GBA Logo horizontal Facebook LinkedIn Email Pinterest Twitter X Instagram YouTube Icon Navigation Search Icon Main Search Icon Video Play Icon Plus Icon Minus Icon Picture icon Hamburger Icon Close Icon Sorted

Community and Q&A

Feedback on Wall Assembly

KarlKarlofson | Posted in Energy Efficiency and Durability on


My wife and I are building a home in upstate NY, Zone 6A. I have gone around the merry-go-round of wall assemblies and want to confirm I have arrived at an assembly plan that follows best practices. Here it is:

Vinyl Siding > 2″ foil faced PolyIso such as RMax Thermasheath R-13 (taped/sealed) > WRB such as Henry BlueSkin > CDX Plywood sheathing > R-23 Rockwool between 2×6 studs > drywall > Paint

Some questions:
– My understanding is that by using PolyIso in the exterior of the assembly, I do NOT want a polyethylene vapor barrier on between the studs and the drywall because the assembly will dry to the interior. Is this correct?
– If I am correct regarding the inward drying, I assume then that I should NOT opt for a vapor retardant paint. Is this correct?
– I understand that with 2×6 studs in Zone 6A I should be hitting R-11.25. I also know PolyIso diminishes in cold weather. So is 2″ of foil faced PolyIso enough?
– I haven’t found any comprehensive reviews of the RMax Thermasheath, but it seems to be comparable to Dupont Thermax and is less costly. Are there legitimate differences between these products?
– Is Henry BlueSkin a good WRB for this assembly? Is there one that is more appropriate? Is there an equivalent quality WRB that is more cost efficient?
– Is the benefit of CDX plywood worth the cost over OSB with this assembly?
– Is there any reason to consider another option for cavity insulation other than Rockwool with this assembly?

Many thanks to anyone who responds!


GBA Prime

Join the leading community of building science experts

Become a GBA Prime member and get instant access to the latest developments in green building, research, and reports from the field.


  1. nynick | | #1

    Interested in any responses you get. I'm thinking a similar wall but with a retrofit.

  2. Expert Member
    Akos | | #2

    "NOT want a polyethylene vapor barrier on between the studs and the drywall"

    With enough exterior rigid, you don't need anything more than painted drywall as a vapor retarder. Skipping any type of vapor barrier does help with drying in the summer time, so it is the better way to go in your case.

    " PolyIso diminishes in cold weather"

    The exact ratio of exterior rigid to cavity insulation is a bit of a squishy number. You can always stretch the ratio by making sure your wall is air tight. Keeping air leaks out of your walls will make a bigger difference in moisture accumulation. Even if the polyiso does de-rate in very cold weather, it will still work well the rest of the year. I wouldn't worry about it.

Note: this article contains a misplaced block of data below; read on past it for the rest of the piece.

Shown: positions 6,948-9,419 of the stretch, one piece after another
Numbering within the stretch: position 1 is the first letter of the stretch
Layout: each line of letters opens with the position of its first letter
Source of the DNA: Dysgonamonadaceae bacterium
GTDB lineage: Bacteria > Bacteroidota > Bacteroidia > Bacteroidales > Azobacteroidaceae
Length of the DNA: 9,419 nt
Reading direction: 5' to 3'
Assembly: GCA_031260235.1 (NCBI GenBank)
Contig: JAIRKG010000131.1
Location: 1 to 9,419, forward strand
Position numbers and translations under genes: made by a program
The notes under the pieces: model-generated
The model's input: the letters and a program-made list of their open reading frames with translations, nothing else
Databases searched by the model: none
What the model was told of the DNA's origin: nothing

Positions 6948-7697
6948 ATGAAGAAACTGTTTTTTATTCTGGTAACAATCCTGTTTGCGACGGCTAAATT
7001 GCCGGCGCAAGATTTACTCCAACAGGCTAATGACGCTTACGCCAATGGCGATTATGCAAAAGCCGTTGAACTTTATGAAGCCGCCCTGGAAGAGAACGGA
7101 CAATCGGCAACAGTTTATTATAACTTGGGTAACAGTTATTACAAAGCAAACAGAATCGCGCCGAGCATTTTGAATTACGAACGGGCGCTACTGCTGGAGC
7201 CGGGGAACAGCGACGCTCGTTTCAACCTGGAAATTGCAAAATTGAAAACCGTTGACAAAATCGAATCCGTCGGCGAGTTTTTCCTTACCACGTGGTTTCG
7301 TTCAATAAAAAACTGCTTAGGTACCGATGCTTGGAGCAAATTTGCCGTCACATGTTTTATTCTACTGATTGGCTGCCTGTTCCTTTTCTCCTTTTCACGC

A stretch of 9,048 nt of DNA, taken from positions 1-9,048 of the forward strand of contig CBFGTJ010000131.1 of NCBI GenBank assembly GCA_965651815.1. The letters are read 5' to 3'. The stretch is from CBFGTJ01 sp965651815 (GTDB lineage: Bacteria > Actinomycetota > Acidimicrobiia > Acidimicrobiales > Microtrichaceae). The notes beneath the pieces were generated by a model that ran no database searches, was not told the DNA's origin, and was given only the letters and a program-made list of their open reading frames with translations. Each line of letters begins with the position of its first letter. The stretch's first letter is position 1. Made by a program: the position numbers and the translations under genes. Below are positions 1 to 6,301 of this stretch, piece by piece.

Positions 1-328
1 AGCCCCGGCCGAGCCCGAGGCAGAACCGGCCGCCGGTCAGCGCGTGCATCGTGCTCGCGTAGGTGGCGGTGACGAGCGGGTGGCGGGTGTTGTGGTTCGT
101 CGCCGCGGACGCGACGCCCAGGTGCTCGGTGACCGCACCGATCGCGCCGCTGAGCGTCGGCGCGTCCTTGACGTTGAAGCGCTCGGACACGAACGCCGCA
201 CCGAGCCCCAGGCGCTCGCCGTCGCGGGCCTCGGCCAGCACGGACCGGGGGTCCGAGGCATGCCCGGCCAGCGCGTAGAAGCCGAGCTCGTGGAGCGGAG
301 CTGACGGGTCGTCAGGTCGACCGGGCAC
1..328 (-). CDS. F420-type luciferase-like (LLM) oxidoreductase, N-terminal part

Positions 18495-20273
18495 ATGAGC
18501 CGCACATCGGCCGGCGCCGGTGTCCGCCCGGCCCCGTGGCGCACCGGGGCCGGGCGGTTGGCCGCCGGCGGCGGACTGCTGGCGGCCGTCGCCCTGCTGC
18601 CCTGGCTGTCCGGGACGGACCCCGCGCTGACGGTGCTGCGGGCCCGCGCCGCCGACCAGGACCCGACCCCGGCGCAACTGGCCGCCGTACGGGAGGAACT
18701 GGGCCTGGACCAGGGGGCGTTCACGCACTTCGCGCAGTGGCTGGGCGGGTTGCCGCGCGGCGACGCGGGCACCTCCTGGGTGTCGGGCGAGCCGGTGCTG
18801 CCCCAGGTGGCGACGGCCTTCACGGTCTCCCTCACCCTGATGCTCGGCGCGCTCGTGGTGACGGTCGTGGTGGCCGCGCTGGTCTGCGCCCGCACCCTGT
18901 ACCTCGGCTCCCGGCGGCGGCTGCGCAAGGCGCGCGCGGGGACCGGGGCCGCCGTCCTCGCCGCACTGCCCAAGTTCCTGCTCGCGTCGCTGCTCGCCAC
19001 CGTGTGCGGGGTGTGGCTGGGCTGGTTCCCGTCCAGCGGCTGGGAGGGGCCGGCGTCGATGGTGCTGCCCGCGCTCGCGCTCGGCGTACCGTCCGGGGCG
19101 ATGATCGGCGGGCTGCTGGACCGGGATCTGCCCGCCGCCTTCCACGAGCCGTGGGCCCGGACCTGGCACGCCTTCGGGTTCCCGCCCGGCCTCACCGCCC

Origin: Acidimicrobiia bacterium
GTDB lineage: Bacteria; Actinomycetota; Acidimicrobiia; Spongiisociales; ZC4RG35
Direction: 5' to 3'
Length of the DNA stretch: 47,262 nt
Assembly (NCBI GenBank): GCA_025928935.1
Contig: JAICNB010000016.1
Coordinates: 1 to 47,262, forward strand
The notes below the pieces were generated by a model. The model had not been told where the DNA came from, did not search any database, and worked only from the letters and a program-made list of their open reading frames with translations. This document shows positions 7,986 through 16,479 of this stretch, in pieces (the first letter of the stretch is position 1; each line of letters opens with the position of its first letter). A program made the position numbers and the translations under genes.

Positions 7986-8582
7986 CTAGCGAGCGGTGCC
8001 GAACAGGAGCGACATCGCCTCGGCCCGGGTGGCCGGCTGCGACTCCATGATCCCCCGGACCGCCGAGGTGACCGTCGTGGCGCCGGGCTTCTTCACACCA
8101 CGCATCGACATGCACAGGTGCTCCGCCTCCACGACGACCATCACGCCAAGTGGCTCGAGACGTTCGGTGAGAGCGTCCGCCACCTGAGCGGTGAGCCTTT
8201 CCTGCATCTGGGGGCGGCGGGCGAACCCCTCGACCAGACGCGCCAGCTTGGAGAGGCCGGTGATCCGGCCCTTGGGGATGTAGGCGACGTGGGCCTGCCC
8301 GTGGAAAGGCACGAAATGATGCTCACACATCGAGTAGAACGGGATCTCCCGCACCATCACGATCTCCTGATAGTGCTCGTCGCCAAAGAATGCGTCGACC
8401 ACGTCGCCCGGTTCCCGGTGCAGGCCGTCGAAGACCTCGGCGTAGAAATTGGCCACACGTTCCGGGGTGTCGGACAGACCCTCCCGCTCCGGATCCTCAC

To me plyiso is a commodity, I buy the one that is the most cost effective. If available in your area, you can look for permeable polyiso (ie Ener-air) as this will allow for the wall to dry to the exterior as well. Since you have a lot of foam, this is less of an issue, but if cost is about the same, I would take the permeable foam.

    "Henry BlueSkin a good WRB"

    Be careful with Blueskin. You want either VP100 or VP160 as these are permeable, either one works great. A full peel and stick on a new build is a bit overkill. You can get similar air sealing performance by taping the seams of your sheathing with a quality tape and using standard house wrap.

    CDX/OSB is a personal choice. In this case, the extra permeability of CDX doesn't matter so I would be hard pressed to spend extra on it.

    "cavity insulation other than Rockwool"

    Any type of cavity insulation will work. If you have a local dense pack installer, cellulose is the greenest option, it is also the best insulation for an attic. You can also look at high density fiberglass batts as budget option.

  3. kyle_r | | #3

    How are you installing the windows?

  4. gstan | | #4

    I don't know how far along you are in the design process nor what your educational level might be but here is a suggestion - take a look at the house plans and design process available from PASSIVE DESIGN SOLUTIONS in Nova Scotia (Natalie Leonard, P.E. is the owner). I have never met her nor had any contact with this firm but they have impressed me with their innovative designs and they will definitely be able to solve the type of questions you posed. A great deal of their work is shown on the internet both on YouTube and elsewhere, here a couple links -
    Best of Luck!

  5. seabornman | | #5

    You'll have to check specs on the vinyl siding. I don't know any that can be attached through 2" of foam. You'll have to install strapping for most siding, and many vinyls are not approved to go over strapping. I used the guidance from for my exterior insulation house in central NY zone 5.

Log in or create an account to post an answer.


Recent Questions and Replies

  • |
  • |
  • |
  • |